Steve Dibert, MFI-Miami
Ingham County Register of Deeds Curtis Hertel Jr. has filed a lawsuit today in the 30th Circuit Court, to recover millions in alleged unpaid transfer taxes from mortgage lenders and their attorneys.
“This is money that should have been applied to the county’s general funds, which could have been used for public safety, health programs, or countless other public services,” said Hertel. “Additionally, the state taxes collected would have gone straight to the school aid fund. It’s time for some of the banks responsible for the foreclosure mess to pay their fair share, instead of allowing our county’s taxpayers to bear all of the burden.”
Transfer taxes are the monies paid when a new deed is recorded in the county’s Register of Deeds office. The taxes apply to the sale price of the property being transferred, unless it falls under $100. Many large-scale banks have used Fannie Mae and Freddie Mac to claim an exemption to the taxes by identifying themselves as government entities, which Hertel contests.
”Depending on the amount of the judgment, this could provide a needed boost to our county’s constrained budget,” said Ingham County Treasurer Eric Schertzing. “The foreclosure crisis has drained county tax dollars in many ways – not merely in uncollected property taxes, but also because Fannie Mae and Freddie Mac were claiming these federal exemptions while re-selling foreclosed homes.”
The official transfer tax rate for counties in Michigan is $1.10 for every $1,000 of value being transferred. So the sale of a $100,000 home would typically carry a $1,100 tax. State taxes on the same transactions stretch even further – $7.50 for every $1,000 of value being transferred. It is estimated that the lawsuit could fetch a judgment in the millions of dollars.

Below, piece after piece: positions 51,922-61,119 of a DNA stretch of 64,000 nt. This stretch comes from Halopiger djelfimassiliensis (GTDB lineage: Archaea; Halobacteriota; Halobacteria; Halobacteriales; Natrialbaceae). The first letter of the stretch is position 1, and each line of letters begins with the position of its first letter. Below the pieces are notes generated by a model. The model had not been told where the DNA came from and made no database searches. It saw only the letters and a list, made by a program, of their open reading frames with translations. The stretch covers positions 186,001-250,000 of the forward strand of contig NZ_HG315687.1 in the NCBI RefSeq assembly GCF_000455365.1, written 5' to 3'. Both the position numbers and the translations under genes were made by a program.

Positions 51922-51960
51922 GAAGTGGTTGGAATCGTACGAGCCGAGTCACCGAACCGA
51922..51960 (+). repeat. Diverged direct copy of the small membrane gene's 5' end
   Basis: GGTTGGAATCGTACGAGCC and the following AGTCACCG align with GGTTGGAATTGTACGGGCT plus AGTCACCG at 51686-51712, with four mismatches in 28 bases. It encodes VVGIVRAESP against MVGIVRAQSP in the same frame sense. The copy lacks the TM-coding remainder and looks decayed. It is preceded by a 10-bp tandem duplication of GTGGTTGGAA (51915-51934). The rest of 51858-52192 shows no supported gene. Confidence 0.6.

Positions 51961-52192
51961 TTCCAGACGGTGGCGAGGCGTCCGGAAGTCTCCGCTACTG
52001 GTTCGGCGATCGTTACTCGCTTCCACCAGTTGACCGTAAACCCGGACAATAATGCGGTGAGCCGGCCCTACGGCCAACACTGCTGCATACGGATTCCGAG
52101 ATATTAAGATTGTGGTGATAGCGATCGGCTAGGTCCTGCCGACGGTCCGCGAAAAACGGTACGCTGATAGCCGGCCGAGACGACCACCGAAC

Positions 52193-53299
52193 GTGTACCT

“MFI-Miami, an internationally recognized mortgage fraud investigation firm based in Florida, has been instrumental in assisting in our investigation of this,” said Hertel. William Maxwell, Dan Marsh and Brian Parker from the Home Defense League, PLC, working in conjunction with MFI-Miami discovered a pattern of unpaid transfer taxes on foreclosure sales across Michigan. “The fact is banks and mortgage servicers, in concert with their foreclosure firms, failed to pay state and county transfer taxes,” said Steve Dibert of MFI-Miami, who has been part of the document examination.
Hertel is also working with other members of the Michigan Association of Registers of Deeds. “We are cooperating with other municipalities to join us in this fight, because this not just an Ingham County problem, it a problem that affects all 83 counties in the state.”
“Currently, the Michigan Association of Registers of Deeds, Inc. is compiling data from documents representing taxable transfers from these and other entities to determine the potential amount owed Michigan counties,” said president Bambi Somerlott. “Accordingly, each county will, in its discretion, use the information and proceed as they deem appropriate.”
“The banks should bear their share of responsibility for our current housing climate, and their role in what has happened is becoming more clear as time passes,” said Hertel. “We will do everything we can to pursue financial justice.”